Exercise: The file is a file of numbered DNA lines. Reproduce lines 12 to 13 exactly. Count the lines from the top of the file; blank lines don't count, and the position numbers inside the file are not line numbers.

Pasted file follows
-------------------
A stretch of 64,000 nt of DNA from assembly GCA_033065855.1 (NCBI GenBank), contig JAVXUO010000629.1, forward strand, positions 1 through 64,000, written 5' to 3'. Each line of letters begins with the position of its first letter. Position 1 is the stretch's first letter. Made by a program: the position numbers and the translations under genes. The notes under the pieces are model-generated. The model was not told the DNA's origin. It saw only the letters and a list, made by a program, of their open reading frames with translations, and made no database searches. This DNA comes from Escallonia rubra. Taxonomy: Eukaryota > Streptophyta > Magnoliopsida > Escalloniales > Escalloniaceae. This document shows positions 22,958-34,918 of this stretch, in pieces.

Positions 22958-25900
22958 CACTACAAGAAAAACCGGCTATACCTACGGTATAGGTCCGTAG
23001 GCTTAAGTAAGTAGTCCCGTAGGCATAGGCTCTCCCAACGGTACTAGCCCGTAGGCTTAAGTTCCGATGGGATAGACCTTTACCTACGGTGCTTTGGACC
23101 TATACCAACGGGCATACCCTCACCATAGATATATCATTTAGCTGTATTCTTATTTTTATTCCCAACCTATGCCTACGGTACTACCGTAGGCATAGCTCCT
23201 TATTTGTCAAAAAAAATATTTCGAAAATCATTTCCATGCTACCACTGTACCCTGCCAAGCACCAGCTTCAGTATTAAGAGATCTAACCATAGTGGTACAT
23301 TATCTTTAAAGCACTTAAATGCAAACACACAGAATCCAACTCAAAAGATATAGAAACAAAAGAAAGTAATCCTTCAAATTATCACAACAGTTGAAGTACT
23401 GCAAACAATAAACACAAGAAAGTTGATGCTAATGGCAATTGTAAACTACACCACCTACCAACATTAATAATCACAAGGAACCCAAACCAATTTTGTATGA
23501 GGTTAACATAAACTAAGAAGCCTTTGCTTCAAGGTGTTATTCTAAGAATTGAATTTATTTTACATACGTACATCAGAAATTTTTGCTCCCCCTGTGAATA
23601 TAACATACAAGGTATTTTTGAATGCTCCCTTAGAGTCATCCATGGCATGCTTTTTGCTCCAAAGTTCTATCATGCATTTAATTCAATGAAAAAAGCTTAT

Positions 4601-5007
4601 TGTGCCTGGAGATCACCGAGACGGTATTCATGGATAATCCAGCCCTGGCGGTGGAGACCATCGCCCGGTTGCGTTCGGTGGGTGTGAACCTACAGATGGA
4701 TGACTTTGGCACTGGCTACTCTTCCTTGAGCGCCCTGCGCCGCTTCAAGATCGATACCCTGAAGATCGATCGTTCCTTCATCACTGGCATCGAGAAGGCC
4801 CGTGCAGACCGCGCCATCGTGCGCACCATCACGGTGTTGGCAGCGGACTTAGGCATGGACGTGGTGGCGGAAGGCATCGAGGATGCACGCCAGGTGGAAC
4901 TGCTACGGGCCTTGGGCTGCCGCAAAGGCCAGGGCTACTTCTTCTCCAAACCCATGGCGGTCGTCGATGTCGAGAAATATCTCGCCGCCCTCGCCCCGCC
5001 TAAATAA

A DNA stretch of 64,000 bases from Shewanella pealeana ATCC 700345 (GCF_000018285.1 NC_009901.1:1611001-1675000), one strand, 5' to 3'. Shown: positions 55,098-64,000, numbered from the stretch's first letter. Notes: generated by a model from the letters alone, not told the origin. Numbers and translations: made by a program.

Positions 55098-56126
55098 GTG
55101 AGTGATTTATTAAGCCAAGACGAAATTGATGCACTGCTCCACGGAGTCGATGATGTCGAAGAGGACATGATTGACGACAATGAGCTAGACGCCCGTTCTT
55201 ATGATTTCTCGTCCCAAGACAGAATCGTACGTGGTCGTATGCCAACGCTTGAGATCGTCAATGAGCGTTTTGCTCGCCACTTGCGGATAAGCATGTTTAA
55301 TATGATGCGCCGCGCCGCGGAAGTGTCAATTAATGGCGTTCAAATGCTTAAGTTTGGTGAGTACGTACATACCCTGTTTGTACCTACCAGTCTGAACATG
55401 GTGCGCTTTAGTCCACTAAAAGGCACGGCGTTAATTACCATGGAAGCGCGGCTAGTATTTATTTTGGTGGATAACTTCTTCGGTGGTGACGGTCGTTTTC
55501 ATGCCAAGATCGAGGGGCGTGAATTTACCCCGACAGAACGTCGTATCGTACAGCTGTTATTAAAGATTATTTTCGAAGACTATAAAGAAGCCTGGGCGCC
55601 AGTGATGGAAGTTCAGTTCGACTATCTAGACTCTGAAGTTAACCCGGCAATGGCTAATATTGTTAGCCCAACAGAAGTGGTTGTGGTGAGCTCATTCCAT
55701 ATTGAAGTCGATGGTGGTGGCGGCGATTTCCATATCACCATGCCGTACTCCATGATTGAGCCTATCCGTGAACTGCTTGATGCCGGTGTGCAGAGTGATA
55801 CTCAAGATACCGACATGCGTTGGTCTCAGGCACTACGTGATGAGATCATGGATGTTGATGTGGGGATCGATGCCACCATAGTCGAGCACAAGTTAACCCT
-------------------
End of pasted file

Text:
4601 TGTGCCTGGAGATCACCGAGACGGTATTCATGGATAATCCAGCCCTGGCGGTGGAGACCATCGCCCGGTTGCGTTCGGTGGGTGTGAACCTACAGATGGA
4701 TGACTTTGGCACTGGCTACTCTTCCTTGAGCGCCCTGCGCCGCTTCAAGATCGATACCCTGAAGATCGATCGTTCCTTCATCACTGGCATCGAGAAGGCC